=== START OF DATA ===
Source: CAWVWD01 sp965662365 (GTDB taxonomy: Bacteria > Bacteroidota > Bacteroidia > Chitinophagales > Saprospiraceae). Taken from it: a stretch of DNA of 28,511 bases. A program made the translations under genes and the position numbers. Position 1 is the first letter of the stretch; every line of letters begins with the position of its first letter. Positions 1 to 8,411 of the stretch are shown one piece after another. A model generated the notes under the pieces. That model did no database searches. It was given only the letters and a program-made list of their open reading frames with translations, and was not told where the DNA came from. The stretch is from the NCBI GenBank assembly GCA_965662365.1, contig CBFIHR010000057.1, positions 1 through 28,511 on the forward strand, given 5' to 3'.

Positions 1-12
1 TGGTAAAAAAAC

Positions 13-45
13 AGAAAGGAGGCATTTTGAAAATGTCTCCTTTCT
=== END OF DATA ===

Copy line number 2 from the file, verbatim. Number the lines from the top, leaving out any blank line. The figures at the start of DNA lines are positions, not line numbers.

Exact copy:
Positions 1-12